GRAND RAPIDS, Mich. (WOOD) — A report showing black drivers are twice as likely to be pulled over in Grand Rapids has city leaders and the police chief looking at what to do next.
The study looked at three years of data provided by the city and found the rates at which blacks and Hispanics are pulled over far by Grand Rapids Police Department officers exceeds that of white drivers.
For many, there’s nothing new about the findings. In 2004, the city commissioned a study that essentially found black drivers were not pulled over at a far greater rate than whites. In the minority community, it was greeted with a communal eye roll. The new study had some changes in data collection and the difference was remarkable.
“It’s really a confirmation to what this community knew for years,” Kent County Commissioner Robert S. Womack, D-Grand Rapids, said.
He was among about 100 people who attended a community meeting on Tuesday evening at the LINC UP Gallery on Madison Avenue SE to discuss the study.
“I think troubled and disappointed are two of the best words” to describe the findings of the study, Grand Rapids City Manager Greg Sundstrom said.
>>Online: Full Traffic Stop Data Analysis (pdf)
GRPD Chief David Rahinsky said his department is trying to digest the data that it received only on Tuesday.
“What I can speak to is the character of the officers and I know that they come to work wanting to serve this community, so I know they are willing to have these difficult discussions,” he said.
The firm behind the study, Lamberth Consulting, said Grand Rapids is not the worst city when it comes to these issues — but it is pretty bad.
“It is a serious problem,” said John Lamberth, the founder of Lamberth Consulting.
What comes next could be tricky. The consultant suggested implicit bias testing, which he says is scientifically valid, but the chief is not sure that testing is the way to go.
“In this instance, I would respectfully disagree with Dr. Lamberth,” Rahinsky said.
He said he has read articles that say the testing is not valid and he has taken the test himself and seen different results each time.
“It’s not as easy as one thinks — you find somebody, they fail, you fire them. You can’t do that. It’s illegal,” Sundstrom said.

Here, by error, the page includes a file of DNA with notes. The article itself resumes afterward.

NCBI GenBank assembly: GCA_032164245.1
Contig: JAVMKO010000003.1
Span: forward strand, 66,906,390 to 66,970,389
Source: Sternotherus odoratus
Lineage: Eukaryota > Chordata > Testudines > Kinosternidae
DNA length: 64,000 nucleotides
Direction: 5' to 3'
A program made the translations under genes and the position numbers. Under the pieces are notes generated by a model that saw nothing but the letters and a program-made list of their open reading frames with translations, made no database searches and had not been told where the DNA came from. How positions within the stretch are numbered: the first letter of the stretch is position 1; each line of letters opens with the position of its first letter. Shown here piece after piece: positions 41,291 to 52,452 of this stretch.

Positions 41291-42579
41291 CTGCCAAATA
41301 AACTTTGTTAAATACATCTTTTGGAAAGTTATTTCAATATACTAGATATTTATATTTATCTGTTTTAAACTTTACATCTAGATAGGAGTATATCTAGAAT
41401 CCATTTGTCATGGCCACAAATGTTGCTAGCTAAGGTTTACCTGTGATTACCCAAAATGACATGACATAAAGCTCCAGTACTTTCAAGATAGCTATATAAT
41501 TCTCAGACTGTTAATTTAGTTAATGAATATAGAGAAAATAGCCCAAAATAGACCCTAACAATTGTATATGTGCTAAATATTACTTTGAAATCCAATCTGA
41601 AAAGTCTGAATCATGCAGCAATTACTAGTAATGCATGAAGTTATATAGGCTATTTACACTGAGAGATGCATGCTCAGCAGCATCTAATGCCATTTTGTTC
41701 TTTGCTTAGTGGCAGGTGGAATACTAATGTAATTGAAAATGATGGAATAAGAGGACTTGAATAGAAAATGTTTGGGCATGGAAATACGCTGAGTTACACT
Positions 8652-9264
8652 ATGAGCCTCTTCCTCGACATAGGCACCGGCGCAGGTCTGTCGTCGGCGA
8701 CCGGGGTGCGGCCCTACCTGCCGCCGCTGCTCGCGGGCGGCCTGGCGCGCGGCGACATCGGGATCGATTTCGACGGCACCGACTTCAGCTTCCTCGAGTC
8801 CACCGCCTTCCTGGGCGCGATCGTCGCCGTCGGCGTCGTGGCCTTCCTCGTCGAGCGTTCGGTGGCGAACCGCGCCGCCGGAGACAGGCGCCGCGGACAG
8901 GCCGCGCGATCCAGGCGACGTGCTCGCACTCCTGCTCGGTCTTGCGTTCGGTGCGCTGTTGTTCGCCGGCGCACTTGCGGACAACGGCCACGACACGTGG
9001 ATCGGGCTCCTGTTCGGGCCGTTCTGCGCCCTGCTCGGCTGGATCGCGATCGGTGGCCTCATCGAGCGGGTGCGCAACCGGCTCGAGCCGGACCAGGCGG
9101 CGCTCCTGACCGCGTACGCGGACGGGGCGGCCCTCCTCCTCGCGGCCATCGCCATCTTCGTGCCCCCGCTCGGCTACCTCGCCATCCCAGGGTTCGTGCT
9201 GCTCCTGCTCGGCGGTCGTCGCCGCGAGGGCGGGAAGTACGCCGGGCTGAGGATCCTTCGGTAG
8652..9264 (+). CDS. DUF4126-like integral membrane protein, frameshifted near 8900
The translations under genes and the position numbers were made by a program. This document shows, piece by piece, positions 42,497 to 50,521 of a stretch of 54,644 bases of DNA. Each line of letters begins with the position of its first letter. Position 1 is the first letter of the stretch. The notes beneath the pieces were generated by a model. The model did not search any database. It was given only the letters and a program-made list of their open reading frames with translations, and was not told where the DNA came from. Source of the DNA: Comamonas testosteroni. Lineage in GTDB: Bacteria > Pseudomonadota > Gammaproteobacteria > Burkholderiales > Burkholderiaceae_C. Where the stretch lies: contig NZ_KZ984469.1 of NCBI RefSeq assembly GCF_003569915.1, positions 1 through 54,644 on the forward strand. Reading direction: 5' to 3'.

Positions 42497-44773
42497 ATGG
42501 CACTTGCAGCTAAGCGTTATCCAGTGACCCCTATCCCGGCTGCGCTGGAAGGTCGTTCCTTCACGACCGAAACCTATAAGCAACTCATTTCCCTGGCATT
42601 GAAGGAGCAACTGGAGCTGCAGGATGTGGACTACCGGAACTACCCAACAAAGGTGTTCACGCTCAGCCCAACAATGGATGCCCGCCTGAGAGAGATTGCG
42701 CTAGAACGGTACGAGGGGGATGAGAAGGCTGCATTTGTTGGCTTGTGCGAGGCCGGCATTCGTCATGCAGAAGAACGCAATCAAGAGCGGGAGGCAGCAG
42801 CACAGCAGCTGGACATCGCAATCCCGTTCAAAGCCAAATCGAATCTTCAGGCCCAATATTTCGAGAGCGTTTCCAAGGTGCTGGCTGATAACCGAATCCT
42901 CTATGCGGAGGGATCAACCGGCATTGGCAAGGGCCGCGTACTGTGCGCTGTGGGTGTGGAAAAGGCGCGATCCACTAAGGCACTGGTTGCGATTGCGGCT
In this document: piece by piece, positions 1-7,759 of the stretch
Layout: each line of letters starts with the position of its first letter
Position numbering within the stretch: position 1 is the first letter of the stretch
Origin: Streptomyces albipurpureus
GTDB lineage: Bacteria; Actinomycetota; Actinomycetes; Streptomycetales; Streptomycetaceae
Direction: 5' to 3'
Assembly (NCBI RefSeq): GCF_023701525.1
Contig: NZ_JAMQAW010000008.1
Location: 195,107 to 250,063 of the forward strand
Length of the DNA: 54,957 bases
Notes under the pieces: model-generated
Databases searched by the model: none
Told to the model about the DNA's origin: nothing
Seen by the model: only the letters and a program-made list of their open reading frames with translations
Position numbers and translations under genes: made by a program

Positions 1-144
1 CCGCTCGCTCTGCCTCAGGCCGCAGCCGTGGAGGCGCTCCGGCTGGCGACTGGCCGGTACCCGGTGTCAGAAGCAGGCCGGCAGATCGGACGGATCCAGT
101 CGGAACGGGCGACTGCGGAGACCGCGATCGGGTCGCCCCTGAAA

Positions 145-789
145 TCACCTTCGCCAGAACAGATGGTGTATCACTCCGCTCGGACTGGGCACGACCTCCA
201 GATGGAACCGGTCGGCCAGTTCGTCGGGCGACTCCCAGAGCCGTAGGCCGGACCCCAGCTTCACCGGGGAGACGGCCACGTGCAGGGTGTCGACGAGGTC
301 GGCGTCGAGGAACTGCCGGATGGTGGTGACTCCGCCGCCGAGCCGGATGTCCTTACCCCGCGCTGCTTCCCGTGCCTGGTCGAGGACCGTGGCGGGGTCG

The city manager says that the city will continue to do whatever it takes to improve the situation and GRPD’s relationship with the community it serves. Officers have already taken implicit bias training.
“We’re going to keep doing the studies, we’re going to keep doing the training, we’re going to continue to push until we can eliminate bias in our policing,” Sundstrom said.
That pledge will be taken seriously by the community.
“They’re out here putting themselves on the front line, so I believe we can have some change,” Womak said.
Shortly after the study was released Grand Rapids Mayor Rosalynn Bliss sent the following letter to residents:
“I now have read the report in its entirety, and I am deeply disappointed with its findings. They do not reflect the values and priorities of our city. While the report is troubling, it gives us the important data we need to know the scope of the problem so we as a community can fix it. The report also provides a path forward through a series of recommendations.
“I am committed to moving forward immediately on these recommendations. I plan to ask my colleagues on the City Commission to join me Tuesday in supporting funding for an analysis of the Grand Rapids Police Department’s 2016 traffic stop data. I look forward to working with my colleagues, the City Manager, Police Chief, police officers and the community on implementing the other recommendations. I also am committed to our continued focus on improving community and police relations, which requires listening, developing relationships and building trust.
“Racial equity is an urgent issue and a top priority for our city. This report affirms the important work we are doing within city government and in the community to eliminate racial disparities and create better outcomes for everyone. Working together as a community, I believe we can and will create long-term systemic change.”
There will be three more community meetings Wednesday at which people can question consultants and city leaders about the study results and methodology:
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